The Tampa Bay Lightning had a great response to losing the first two games in the Eastern Conference Final against the Washington Capitals. They came to play in game three, played defense, and scored goals. Andrei Vasilevskiy was lights out and he was the difference in the game. Here are some of my thoughts from game three and what I think the Lightning can do better come game four.
Team defense was severely lacking in the first two games. Some of that was compounded by trailing for most of the first two games. The biggest problem was letting up way too many odd man rushes. When you do that against a team with so much firepower, you’re just asking for it and you’re leaving your goalie out to dry. The Lightning cut down on that. There were a handful of odd man rushes but it wasn’t at nearly the same rate as before.
Before score adjusting, the Capitals were the better possession team in the game. The first period was pretty even, the Capitals controlled the second period, and the Lightning made the third period. Despite being up 4-1 for the entirety of the third period with the Capitals pushing, the shot totals were even at 10-10 at even strength. Once you adjust that for score effects, it goes closer to 12-8 in the Lightning’s favor.
The Lightning were also more successful in this game at keeping the Capitals to the outside while getting into the slot themselves. Defending the middle is something both teams have done very well throughout the playoffs. The Capitals did it better on both defense and offense in the first two games and the Lightning flipped it around in game three. They need to keep doing that.
The team does need to play better possession hockey next game. They forced Vasilevskiy to make a lot of saves with 38 shots making it on goal while only getting 23 shots on goal themselves. They did beat Holtby on some great plays but they need to test him even further as the series continues in game four.
Missing The Net
One big problem that I noticed, especially early in the first period, was the inability to hit the net. The Lightning had good possession numbers but were still forcing Vasilevskiy to make more saves than Braden Holtby. After the first period, they had as many missed shots (10) as shots on goal.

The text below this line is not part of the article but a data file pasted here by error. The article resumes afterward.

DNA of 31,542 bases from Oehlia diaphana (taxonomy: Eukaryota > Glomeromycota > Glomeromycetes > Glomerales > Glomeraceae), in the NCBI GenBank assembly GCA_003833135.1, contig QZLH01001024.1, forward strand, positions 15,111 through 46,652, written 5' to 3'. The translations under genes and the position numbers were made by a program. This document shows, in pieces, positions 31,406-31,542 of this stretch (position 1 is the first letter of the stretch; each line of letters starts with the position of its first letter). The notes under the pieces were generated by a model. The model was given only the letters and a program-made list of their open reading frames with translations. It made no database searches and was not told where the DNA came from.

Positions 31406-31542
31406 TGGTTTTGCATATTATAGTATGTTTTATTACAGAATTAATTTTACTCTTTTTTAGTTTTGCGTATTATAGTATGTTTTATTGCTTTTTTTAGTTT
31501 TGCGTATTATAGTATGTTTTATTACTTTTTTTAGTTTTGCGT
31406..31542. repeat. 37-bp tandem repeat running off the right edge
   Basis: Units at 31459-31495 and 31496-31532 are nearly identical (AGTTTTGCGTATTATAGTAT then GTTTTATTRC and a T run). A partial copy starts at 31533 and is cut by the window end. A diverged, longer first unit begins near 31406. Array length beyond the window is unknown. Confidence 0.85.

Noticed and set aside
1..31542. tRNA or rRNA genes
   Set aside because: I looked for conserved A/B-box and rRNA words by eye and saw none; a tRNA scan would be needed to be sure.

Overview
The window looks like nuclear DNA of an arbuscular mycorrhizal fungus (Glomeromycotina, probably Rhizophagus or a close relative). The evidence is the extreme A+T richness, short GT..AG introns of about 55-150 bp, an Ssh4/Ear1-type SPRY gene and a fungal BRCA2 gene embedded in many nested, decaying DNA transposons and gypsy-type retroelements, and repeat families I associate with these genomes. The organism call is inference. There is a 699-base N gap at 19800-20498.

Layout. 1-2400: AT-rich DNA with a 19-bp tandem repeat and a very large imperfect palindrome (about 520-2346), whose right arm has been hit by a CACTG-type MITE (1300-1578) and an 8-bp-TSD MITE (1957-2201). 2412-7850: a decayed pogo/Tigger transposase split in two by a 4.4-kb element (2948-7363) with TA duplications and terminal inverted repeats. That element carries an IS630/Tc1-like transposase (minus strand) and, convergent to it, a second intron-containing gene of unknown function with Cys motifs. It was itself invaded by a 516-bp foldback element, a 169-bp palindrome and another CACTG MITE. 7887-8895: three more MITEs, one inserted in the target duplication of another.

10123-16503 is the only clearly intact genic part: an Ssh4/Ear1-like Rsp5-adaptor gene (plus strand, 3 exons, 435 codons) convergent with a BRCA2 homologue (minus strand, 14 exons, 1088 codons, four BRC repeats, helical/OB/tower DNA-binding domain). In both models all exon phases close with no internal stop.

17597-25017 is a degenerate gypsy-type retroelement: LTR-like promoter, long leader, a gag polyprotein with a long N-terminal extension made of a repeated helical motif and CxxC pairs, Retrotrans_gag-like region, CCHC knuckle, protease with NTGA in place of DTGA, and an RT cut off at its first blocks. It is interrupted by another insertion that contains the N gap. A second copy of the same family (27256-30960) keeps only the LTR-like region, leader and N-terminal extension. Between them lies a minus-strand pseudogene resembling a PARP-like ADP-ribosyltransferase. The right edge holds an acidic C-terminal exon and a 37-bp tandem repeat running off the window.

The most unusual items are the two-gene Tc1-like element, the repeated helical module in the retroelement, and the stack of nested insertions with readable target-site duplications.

Maybe it was just a sign of gripping the stick a little too hard early in the game but it’s something that needs to be adjusted. You have to get the puck on net to get a goal. Even if it’s saved, it potentially creates a rebound opportunity where a puck can find it’s way past the goaltender. They did get better at hitting the net after the first period with only seven more missed shots in the last two periods.
Vasilevskiy came up big in game three. He got peppered by shots from the Capitals and he came up with all but two of them. The first goal shouldn’t have counted as the linesman missed a clear icing on the zone entry. The Lightning also got a little too frantic and didn’t do a good job in clearing the puck. It got back to Brett Connolly for a one-timer and a great shot to beat Vasilevskiy. The only other goal scored came with Holtby on the bench and Evgeni Kuznetsov executing on a difficult shot from down low along the end line.
Vasilevskiy made 36 saves on 38 shots and saved 20 out of 21 shots on goal combined from Alex Ovechkin and Kuznetsov. They were peppering him all game and he was up to the task.
Kudos to the penalty kill. After struggling in the first two games, they went three-for-three in game three. Vasilevskiy was their best penalty killer though. The skaters in front of him need to further refine what they’re doing to cut down on the shots Vasilevskiy has to face on the penalty kill. They need to disrupt passes and win puck battles and get clears more consistently. They didn’t do that as well as they need to to call the penalty kill effort excellent. But it was better.
The power play continues to roll and put in two goals on five opportunities. The goals came from either side of the ice on one-timers from Steven Stamkos and Nikita Kucherov. It was good to see Kucherov shooting the puck more on the power play. Recently, he’s gotten too passive on the power play and trying to feed Stamkos on the other side too much. Teams haven’t respected his shot as much as they should because he hasn’t shot as much. On the first power play, he had two one-timers that were good shots. One went more to the middle of the net and got Holtby in the chest and one was low and Holtby got his pad on it. That helped to open up the other side for Stamkos’ goal to open the scoring.
Then on the second power play, Kucherov dialed in his accuracy and crushed one just inside the post. When both players are able to make that shot consistently from either side and are willing to take that shot whenever they can, it makes the power play a very scary thing. Also, kudos to Victor Hedman for setting up both of those one-timers with perfect passes into great spots for both players.